It wasn’t just corporate America that had a problem with the law. The NBA moved next year’s All-Star Game from the state in protest of the anti-LGBT law, which dealt an estimated $100 million blow to the state’s ailing economy. This was followed by similar moves from collegiate sporting leagues like the NCAA and ACC, which nixed several scheduled championship games in North Carolina.

The Williams Institute, a think tank housed by UCLA, estimates that HB 2 will cost the state $5 billion in investments every year it remains the law.

Cooper, the state’s sitting attorney general, ran his campaign on public sentiment against HB 2. The Democrat refused to defend the law in court after groups like Equality North Carolina and the American Civil Liberties Union challenged its legality, an issue that will likely be decided by the Supreme Court but for now remains in limbo following the death of former justice Antonin Scalia earlier this year. President-elect Trump, who will appoint his replacement, has vowed to pick a justice in his extreme far-right mold, which is bad news for LGBT activists.

McCrory, however, has continued to defend the law — which he has claimed would protect women and young children from the threat of “bathroom predators” — despite widespread evidence showing that this simply isn’t necessary. More than 200 state and local municipalities have nondiscrimination laws allowing trans people equal access in public accommodations, including restrooms. Not one has seen a surge in sexual violence as a result.

That stubborn support has led to high unfavorable ratings for the sitting governor, as well as an about-face from voters who had backed him in the 2012 race. Four years ago voters in Mecklenburg County approved of McCrory over his Democratic opponent, Walter Dalton, by a 3,000-vote margin. This time he lost Mecklenburg by 125,000 votes. That’s a notable defeat for the Republican incumbent. Mecklenburg is home to Charlotte, the state’s largest city, where McCrory served as mayor before ascending to North Carolina’s highest office.

If a vote for Cooper amounted to a vote against HB 2, this doesn’t mean that the state will see the end of the legislation anytime soon. Quite the opposite, actually.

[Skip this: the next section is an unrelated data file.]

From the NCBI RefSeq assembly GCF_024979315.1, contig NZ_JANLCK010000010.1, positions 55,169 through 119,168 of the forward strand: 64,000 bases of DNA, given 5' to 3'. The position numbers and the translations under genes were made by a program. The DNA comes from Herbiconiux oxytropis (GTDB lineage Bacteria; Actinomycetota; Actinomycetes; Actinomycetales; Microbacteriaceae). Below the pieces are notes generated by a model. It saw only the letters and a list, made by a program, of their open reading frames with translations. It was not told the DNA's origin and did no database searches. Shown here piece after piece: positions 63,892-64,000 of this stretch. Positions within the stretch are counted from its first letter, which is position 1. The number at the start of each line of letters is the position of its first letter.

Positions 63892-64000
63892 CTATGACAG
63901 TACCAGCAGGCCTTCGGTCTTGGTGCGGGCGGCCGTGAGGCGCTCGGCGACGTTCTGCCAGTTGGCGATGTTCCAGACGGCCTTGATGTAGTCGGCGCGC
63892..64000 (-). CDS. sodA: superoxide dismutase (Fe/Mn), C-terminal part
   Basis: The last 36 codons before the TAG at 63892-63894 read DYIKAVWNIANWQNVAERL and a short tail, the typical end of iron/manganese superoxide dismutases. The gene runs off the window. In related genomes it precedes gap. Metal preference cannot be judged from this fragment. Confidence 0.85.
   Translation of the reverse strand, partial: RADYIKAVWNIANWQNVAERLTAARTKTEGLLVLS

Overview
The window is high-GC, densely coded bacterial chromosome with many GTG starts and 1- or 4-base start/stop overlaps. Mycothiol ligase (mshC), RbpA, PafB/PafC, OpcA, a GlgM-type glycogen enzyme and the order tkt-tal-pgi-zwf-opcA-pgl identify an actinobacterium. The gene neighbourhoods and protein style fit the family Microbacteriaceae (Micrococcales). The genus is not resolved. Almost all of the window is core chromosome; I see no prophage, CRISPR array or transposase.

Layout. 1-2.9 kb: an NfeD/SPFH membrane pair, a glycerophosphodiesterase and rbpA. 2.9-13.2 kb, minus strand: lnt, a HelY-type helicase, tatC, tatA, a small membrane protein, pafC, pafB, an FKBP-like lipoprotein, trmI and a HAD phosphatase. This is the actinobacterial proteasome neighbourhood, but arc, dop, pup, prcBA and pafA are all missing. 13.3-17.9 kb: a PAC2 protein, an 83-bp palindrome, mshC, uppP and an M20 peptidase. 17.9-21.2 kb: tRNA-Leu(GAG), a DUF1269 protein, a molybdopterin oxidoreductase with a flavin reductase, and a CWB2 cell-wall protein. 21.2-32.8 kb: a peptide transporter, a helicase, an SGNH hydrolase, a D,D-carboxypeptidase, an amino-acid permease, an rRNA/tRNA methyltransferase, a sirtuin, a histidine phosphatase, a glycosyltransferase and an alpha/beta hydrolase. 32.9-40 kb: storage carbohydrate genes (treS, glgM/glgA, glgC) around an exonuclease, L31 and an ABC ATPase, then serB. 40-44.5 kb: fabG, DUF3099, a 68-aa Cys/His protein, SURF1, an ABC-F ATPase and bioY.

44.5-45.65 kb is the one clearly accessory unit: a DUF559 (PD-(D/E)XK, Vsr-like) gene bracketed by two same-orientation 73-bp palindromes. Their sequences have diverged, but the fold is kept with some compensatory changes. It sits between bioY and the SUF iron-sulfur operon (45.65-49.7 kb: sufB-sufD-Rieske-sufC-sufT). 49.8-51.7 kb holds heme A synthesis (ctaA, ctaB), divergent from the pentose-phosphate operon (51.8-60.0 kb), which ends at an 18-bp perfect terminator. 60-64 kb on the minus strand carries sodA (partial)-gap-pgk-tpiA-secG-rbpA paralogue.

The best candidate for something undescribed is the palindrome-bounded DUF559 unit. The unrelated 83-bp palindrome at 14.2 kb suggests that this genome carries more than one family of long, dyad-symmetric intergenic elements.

Aside from the still-contested gubernatorial race, it was a bad night for Democrats in North Carolina. The state’s General Assembly remains controlled by the exact same Republican legislators who pushed the bill through in March. Although some conservatives have urged the legislation’s repeal in the face of economic backlash, not enough lawmakers have turned against it to realistically sound the death knell for HB 2. Any attempt to repeal the law will likely be blocked by Republican obstruction in a state where Cooper will be one of the few Democrats in power.

HB 2 faces a more devastating fate. Instead of a swift, decisive repudiation of transphobia in the Tar Heel State, conservatives are likely to cling to the law for as long as possible — until they have no financial option but to drop it. In the weeks leading up to the election, McCrory had been towing the party line by insisting that the job rate was continuing to grow in North Carolina, despite all evidence to the contrary. He called it the “Carolina comeback.”

North Carolina is facing the same fate as the rest of the country. Although an increasing majority of Americans favor LGBT rights across the board, the political party that was given the mandate to lead on Tuesday night continues to oppose equality at every level. Unfortunately, only one of those voices will be heard in Trump’s America.

By Nico Lang